When I was six, I believed a man could fly. I believed I was that man.
Standing on that windowsill in my hospital room, looking out over the grassy areas far down below, I surveyed the wide world before me and wondered how hard it would be to find my house from the air. Not that hard, I reasoned.
After all, I was Batman. And Batman could fly.
While my grasp on physics remained lamentably weak, it was inspiration from Batman and his pal Superman that powered me onto that windowsill. I get the feeling there won’t be much of that sort of inspiration in too many young children after the release of Batman v Superman: Dawn of Justice. This movie features a world that hates Superman and an angry Batman who vows to bring down the horrible alien powerhouse. I don’t see a lot of hope there, nor anything to inspire a child to believe he could fly.
That day, I was as certain of the simple, indisputable fact that Batman could fly as I was that Santa Claus needed my help. I leaned forward, over the sidewalk four floors below, and prepared to fly.
Dimly heard screaming and thumping exploded behind me, but I wasn’t worried. I’d been hearing stuff like that ever since I’d come into the hospital with fever and inflamed tonsils.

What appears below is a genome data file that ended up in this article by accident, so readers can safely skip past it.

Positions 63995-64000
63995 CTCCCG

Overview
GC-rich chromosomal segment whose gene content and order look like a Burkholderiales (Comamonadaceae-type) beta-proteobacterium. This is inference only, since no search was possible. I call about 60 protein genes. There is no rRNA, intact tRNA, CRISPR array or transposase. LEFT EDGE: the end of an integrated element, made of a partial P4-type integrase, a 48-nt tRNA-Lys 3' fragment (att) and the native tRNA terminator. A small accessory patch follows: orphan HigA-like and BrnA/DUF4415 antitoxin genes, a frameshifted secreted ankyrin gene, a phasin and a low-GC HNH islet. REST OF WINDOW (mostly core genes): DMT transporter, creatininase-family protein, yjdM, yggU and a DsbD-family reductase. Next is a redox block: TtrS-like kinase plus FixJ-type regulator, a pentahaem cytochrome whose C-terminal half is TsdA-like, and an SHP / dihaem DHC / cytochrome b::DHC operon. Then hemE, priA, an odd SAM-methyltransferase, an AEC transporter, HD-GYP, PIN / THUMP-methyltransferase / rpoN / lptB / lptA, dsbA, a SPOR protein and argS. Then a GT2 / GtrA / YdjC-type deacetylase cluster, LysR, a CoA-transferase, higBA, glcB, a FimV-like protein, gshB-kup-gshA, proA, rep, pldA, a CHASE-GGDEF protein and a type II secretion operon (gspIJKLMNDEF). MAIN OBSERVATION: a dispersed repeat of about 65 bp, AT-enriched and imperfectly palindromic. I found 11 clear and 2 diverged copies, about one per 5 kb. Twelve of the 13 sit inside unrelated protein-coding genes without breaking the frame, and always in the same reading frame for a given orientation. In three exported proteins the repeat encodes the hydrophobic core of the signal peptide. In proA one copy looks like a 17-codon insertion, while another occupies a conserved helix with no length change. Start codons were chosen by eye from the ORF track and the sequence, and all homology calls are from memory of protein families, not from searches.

When Nurses Go Wild
The nurse rampaged across the room, slammed into the railing beside me at exactly the same instant she wrapped her beefy left arm around my waist and pulled my six-year-old self back inside the hospital room.
She threw herself away from the balcony, landing hard on her back. I bounced off her ample stomach and rolled across the floor. I quickly tangled in the Batman cape my grandmother had made for me. I glared at the nurse, angry she’d stopped me. Now who would help Santa?
Not me. The nurse made sure of that when she tossed me into the bed and raised those stupid rails on the sides.
“Stay,” she growled, her finger pointing shakily at me. She closed and locked the window and drug away the chair I’d used to climb into the window. Tired, I closed my eyes to the serenade of the nurse screaming at my parents.
I stretched out on the mattress, smiling. So close. I’d get it next time.
Learning To Fly
I never did learn to fly, but that was not for lack of thought and wishing. Not as much leaping out open fourth-floor windows, so my parents were happy about it. I was a true believer. Comic books were to showcase everything I wanted to be.There was nothing I wanted more than to be a super hero. I settled for reading about them.